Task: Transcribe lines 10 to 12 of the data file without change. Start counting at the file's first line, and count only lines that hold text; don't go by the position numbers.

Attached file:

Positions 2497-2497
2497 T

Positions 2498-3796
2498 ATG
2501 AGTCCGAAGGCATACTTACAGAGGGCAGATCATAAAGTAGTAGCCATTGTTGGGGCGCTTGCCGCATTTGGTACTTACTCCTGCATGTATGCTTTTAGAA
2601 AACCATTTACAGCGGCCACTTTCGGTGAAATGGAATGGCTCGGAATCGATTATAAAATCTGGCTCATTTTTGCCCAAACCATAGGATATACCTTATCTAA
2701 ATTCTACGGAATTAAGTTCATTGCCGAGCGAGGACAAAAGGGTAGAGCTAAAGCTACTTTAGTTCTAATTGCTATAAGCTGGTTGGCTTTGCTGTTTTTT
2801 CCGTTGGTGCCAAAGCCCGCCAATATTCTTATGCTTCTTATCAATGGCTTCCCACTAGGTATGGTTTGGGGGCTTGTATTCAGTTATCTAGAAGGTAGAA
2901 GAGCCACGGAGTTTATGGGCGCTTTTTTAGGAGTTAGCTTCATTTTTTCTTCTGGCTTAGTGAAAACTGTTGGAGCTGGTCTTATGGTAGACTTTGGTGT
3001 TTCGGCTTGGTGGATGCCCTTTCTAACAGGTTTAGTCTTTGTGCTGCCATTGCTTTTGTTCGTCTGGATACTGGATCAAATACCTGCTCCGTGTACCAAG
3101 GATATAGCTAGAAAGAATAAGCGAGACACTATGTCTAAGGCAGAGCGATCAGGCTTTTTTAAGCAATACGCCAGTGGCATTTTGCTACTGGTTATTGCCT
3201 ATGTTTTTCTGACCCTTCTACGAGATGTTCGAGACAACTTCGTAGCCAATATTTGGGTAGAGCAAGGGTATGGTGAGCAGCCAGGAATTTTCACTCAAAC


3001 TTCGGCTTGGTGGATGCCCTTTCTAACAGGTTTAGTCTTTGTGCTGCCATTGCTTTTGTTCGTCTGGATACTGGATCAAATACCTGCTCCGTGTACCAAG
3101 GATATAGCTAGAAAGAATAAGCGAGACACTATGTCTAAGGCAGAGCGATCAGGCTTTTTTAAGCAATACGCCAGTGGCATTTTGCTACTGGTTATTGCCT
3201 ATGTTTTTCTGACCCTTCTACGAGATGTTCGAGACAACTTCGTAGCCAATATTTGGGTAGAGCAAGGGTATGGTGAGCAGCCAGGAATTTTCACTCAAAC